Cognitive scientist and author Guy Claxton writes in The Heart of Buddhism: Practical Wisdom for an Agitated World (1999):

Buddhism does not tell you to pull your socks up and be nicer to everybody, nor does it wag a stern finger at you when you behave badly or thoughtlessly. The fundamental problem is not of sin, but of delusion, and the way forward is therefore not through the uncomfortable shove that guilt is supposed to provide, but through insight. So the initial sense is of working on yourself for yourself.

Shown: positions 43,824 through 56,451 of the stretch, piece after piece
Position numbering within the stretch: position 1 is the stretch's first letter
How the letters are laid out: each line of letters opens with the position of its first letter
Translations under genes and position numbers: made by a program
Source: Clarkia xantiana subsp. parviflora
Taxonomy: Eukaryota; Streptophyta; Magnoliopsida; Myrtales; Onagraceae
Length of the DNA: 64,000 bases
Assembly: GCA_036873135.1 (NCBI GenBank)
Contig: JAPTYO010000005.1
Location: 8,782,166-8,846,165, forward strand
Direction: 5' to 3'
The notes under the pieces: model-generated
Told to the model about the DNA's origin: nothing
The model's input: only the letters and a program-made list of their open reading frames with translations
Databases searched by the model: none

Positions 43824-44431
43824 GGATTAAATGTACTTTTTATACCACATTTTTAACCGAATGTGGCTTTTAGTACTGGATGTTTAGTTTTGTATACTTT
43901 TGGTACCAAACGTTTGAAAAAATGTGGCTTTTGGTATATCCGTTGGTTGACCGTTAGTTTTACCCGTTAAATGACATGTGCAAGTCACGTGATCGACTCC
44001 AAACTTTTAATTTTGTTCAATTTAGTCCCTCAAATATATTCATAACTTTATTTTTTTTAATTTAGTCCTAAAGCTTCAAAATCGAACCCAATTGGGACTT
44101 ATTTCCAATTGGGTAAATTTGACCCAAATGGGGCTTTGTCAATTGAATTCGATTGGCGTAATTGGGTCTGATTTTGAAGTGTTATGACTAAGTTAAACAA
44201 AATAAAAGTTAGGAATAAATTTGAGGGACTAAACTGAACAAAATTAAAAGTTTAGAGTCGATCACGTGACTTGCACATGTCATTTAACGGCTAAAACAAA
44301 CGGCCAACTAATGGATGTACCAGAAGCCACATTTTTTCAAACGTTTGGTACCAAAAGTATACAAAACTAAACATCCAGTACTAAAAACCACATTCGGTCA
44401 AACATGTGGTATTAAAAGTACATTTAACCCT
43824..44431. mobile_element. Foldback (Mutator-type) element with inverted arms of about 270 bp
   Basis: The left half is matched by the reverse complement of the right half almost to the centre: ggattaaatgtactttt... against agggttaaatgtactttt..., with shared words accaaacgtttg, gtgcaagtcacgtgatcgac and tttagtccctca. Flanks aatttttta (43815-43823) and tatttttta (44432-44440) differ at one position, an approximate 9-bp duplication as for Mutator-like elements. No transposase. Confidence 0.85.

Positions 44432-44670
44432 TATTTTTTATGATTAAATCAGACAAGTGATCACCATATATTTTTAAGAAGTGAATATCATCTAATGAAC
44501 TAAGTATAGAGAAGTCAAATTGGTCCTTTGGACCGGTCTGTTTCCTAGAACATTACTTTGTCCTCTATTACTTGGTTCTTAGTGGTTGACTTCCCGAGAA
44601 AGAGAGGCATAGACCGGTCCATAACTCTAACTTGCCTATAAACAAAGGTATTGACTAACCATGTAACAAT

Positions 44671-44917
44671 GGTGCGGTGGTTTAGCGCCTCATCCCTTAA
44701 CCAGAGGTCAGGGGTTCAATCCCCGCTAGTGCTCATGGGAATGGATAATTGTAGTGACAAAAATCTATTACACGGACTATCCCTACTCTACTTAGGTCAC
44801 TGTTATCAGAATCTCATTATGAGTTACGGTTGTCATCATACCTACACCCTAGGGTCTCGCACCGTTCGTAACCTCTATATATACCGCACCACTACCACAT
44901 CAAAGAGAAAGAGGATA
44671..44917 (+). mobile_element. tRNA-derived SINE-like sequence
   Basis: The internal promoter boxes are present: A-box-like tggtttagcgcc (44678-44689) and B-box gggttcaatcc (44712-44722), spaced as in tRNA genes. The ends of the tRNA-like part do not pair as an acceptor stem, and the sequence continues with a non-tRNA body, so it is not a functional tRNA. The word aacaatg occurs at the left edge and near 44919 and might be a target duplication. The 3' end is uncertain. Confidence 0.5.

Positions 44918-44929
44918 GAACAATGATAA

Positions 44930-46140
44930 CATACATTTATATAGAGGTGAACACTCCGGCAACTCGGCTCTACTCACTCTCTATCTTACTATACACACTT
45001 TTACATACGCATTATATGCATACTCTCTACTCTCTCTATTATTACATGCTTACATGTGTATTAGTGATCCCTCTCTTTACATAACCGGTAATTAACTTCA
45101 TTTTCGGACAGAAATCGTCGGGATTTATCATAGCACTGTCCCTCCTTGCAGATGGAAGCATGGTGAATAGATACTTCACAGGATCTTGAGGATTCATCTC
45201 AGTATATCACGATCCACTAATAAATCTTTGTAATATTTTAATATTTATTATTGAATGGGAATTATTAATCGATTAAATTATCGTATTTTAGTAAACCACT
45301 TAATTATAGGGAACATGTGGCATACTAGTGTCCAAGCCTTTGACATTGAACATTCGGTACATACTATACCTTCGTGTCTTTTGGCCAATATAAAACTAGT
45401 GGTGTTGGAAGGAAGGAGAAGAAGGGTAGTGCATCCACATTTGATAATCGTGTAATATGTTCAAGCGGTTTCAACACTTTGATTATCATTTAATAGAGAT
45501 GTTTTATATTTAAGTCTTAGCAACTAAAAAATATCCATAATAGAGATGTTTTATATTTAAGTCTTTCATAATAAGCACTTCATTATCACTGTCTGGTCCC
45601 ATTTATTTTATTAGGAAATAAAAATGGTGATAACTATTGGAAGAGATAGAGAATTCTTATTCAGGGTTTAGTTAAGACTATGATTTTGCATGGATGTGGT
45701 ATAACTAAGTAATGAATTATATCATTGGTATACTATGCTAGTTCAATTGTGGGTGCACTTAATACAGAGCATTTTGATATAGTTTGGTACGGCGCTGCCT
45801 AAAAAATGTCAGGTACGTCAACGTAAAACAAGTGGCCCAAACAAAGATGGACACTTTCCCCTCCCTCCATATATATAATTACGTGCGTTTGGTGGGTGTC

It would be a big mistake, though, to suppose as some critics do, that because Buddhism starts with oneself, it also stops there. Far from it. Buddhism tells you that if you work at it you will be happier and kinder. Being a ‘good person’ is not a matter of denying yourself but of knowing yourself, and the better, the more clearly, you know yourself, the more everybody wins. Thus although many people are drawn to Buddhism for ‘selfish’ reasons, they discover that the package deal on offer includes a greater sense of natural concern for others, as well as the anticipated peace of mind.

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